Entertaining Tucson In the 1950s

These are excerpts from the 4-volume set of “Entertaining Tucson Across the Decades” by local Tucson author and publisher Robert Zucker. In more than 750 pages, these volumes cover Tucson entertainment from the 1950s through the end of the 1990s. This includes music from rock to standards to country and more, local sports and entertainment figures are interviewed and covered over five decades.

Each volume features several decades: Volume 1 covers the 1950s through 1985; volume 2 features 186 through 1989; the 3rd volume is Tucson entertainment in the 1990s; and the fourth volume contains the indexes, tables of contents and highlights from all three volumes.

Read more pages from “Entertaining Tucson Across the Decades” and purchase copies online at Amazon.com.

Tucson’s musical memories of the ‘50s

By Michael Hamilton

Hey Daddy-O! Let’s hearken back once again to when today’s baby boomers– those born between 1946 and 1964– were assembling their first mini-crystal sets and searching for their first station with “rock and roll” rhythms. It was a chance to dig the world of cars, cliques and class, with this new mod music in the background. This was the 1950s in Tucson, Arizona.

The newest fad– customizing cars in California– set the pace for a few local car clubs. Tucson’s “Banshees” beamed proudly with vehicles sporting fender skirts, flipper hubcaps and continental kits. The twin aerials brought in radio signals from a society of high fidelity, both fraternal and familial. Yah, man, Ike smiled, Khrushchev rattled his rockets, but all else was well!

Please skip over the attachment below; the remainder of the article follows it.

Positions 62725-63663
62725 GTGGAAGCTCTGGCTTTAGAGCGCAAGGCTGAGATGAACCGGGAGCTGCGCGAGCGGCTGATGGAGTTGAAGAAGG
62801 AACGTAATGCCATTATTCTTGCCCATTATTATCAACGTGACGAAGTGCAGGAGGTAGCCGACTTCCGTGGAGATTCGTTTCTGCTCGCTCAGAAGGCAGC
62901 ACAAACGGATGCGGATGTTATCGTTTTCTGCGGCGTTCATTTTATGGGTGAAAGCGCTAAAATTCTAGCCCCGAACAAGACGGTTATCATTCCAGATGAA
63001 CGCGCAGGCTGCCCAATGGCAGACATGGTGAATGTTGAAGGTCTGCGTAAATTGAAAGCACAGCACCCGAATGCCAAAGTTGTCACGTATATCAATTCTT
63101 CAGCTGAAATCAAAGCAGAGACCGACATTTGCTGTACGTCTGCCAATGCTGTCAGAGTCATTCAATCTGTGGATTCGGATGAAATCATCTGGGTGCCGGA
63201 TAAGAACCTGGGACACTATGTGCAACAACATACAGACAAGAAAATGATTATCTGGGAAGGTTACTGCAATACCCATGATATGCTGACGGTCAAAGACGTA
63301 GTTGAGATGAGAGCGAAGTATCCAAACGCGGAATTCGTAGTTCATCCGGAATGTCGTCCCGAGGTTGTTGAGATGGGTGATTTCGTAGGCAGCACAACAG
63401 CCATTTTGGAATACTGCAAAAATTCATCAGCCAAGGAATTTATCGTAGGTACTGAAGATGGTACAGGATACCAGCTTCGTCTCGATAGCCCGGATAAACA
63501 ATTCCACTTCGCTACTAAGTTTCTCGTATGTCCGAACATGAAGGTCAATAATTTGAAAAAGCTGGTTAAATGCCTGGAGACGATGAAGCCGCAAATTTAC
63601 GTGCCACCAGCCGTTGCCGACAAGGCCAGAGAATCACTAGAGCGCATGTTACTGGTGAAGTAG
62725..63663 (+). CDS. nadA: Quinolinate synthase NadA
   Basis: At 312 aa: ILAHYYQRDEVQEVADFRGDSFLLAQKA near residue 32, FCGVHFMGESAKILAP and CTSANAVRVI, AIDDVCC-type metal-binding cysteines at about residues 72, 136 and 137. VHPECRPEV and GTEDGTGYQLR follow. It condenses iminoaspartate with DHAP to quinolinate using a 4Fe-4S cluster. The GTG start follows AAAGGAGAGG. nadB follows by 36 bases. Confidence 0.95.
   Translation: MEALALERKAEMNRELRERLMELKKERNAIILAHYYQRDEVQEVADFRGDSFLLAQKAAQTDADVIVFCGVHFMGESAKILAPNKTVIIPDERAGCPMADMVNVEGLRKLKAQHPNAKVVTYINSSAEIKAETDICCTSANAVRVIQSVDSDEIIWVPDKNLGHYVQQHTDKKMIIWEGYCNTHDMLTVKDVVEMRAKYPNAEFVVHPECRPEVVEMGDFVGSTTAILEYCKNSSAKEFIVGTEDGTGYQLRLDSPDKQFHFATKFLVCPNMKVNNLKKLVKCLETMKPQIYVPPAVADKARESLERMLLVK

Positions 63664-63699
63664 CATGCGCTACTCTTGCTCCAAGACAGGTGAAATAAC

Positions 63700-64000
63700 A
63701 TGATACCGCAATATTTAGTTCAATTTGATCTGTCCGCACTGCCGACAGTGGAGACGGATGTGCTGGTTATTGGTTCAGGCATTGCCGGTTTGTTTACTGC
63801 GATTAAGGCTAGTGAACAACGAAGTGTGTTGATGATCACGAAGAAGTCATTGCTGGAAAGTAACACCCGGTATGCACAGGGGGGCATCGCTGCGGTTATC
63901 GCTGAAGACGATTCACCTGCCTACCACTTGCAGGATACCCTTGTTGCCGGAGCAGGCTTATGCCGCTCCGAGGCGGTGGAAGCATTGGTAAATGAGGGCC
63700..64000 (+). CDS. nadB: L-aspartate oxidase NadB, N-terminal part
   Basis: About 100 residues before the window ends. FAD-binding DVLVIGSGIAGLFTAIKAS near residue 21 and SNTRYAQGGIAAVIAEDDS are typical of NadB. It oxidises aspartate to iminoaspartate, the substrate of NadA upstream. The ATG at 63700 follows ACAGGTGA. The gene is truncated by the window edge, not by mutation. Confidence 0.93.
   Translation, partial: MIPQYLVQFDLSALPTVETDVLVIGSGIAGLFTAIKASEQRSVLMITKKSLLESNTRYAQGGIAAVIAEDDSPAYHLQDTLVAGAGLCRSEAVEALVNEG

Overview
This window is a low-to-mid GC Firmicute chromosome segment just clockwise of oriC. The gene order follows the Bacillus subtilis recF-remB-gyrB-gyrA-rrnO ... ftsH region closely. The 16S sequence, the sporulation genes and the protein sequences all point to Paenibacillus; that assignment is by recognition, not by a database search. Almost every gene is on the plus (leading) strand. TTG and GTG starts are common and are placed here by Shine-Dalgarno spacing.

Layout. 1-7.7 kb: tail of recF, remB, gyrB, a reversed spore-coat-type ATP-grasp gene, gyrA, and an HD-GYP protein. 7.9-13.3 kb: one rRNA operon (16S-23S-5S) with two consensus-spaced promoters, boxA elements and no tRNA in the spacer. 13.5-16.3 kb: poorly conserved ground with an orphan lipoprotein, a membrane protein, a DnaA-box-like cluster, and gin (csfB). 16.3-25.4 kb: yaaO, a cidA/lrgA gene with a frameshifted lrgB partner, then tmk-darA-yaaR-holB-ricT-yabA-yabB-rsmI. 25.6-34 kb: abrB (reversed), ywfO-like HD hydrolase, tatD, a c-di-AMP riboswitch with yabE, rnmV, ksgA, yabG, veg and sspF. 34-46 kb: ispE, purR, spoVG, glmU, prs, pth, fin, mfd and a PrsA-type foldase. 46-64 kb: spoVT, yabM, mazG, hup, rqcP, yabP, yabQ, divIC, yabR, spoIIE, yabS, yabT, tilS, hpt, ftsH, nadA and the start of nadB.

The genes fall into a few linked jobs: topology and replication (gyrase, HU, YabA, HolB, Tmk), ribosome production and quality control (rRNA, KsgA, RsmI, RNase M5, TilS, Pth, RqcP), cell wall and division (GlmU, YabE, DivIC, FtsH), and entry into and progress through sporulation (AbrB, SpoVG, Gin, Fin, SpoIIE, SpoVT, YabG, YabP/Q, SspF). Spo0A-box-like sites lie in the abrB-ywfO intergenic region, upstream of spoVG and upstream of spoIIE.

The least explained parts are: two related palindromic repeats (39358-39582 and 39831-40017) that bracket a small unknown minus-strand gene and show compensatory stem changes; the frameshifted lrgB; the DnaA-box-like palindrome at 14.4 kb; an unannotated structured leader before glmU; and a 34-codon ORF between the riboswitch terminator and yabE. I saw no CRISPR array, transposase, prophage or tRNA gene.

From ‘53 to ‘63, the nation cruised as smooth as a finely tuned engine. Life was lived for the daily fun of it like an adventure rather than a venture as it is today. Young lads had fun pegging the five local stations on their brother’s car radio before he went on the “big date” that evening. She looked neat with his class ring hung on a chain around her neck, as they smooched (in front of people). He looked cagey in his flashy car club jacket as they roared down the lane with the open pipes purring.

Kids sure wanted to be 16 in a hurry to cruise about– even in an Edsel! Vroom! But, kids just rode their bikes and settled for a “transistor” sister radio hanging from the handlebars listening to KTKT-990 AM – Tucson’s top rock and roll radio station. This reporter reminisces each time he sees a ‘50s logo, be it cars, soda pop, or petrol! Like wow man!